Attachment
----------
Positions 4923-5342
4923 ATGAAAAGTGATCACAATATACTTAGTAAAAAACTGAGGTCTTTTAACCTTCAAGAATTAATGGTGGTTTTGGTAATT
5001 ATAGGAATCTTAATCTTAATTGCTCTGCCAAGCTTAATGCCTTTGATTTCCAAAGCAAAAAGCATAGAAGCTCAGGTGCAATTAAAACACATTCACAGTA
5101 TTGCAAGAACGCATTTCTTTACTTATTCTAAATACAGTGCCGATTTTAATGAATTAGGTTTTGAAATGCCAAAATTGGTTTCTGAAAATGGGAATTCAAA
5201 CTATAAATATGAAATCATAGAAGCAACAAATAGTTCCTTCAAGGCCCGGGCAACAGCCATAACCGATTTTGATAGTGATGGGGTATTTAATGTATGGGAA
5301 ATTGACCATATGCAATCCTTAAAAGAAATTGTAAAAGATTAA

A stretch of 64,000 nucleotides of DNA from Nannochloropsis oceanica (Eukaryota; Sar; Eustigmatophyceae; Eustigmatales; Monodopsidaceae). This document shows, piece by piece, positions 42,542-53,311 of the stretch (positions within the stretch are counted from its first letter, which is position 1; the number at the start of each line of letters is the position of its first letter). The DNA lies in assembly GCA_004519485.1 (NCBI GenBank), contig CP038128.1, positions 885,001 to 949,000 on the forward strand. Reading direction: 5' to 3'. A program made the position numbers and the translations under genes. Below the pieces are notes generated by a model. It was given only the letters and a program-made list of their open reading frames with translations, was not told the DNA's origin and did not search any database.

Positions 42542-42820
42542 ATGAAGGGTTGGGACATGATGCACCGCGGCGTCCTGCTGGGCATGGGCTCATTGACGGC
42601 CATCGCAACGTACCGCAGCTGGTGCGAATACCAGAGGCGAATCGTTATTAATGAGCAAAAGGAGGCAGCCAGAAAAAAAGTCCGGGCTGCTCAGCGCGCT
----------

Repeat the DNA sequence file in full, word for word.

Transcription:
Positions 4923-5342
4923 ATGAAAAGTGATCACAATATACTTAGTAAAAAACTGAGGTCTTTTAACCTTCAAGAATTAATGGTGGTTTTGGTAATT
5001 ATAGGAATCTTAATCTTAATTGCTCTGCCAAGCTTAATGCCTTTGATTTCCAAAGCAAAAAGCATAGAAGCTCAGGTGCAATTAAAACACATTCACAGTA
5101 TTGCAAGAACGCATTTCTTTACTTATTCTAAATACAGTGCCGATTTTAATGAATTAGGTTTTGAAATGCCAAAATTGGTTTCTGAAAATGGGAATTCAAA
5201 CTATAAATATGAAATCATAGAAGCAACAAATAGTTCCTTCAAGGCCCGGGCAACAGCCATAACCGATTTTGATAGTGATGGGGTATTTAATGTATGGGAA
5301 ATTGACCATATGCAATCCTTAAAAGAAATTGTAAAAGATTAA

A stretch of 64,000 nucleotides of DNA from Nannochloropsis oceanica (Eukaryota; Sar; Eustigmatophyceae; Eustigmatales; Monodopsidaceae). This document shows, piece by piece, positions 42,542-53,311 of the stretch (positions within the stretch are counted from its first letter, which is position 1; the number at the start of each line of letters is the position of its first letter). The DNA lies in assembly GCA_004519485.1 (NCBI GenBank), contig CP038128.1, positions 885,001 to 949,000 on the forward strand. Reading direction: 5' to 3'. A program made the position numbers and the translations under genes. Below the pieces are notes generated by a model. It was given only the letters and a program-made list of their open reading frames with translations, was not told the DNA's origin and did not search any database.

Positions 42542-42820
42542 ATGAAGGGTTGGGACATGATGCACCGCGGCGTCCTGCTGGGCATGGGCTCATTGACGGC
42601 CATCGCAACGTACCGCAGCTGGTGCGAATACCAGAGGCGAATCGTTATTAATGAGCAAAAGGAGGCAGCCAGAAAAAAAGTCCGGGCTGCTCAGCGCGCT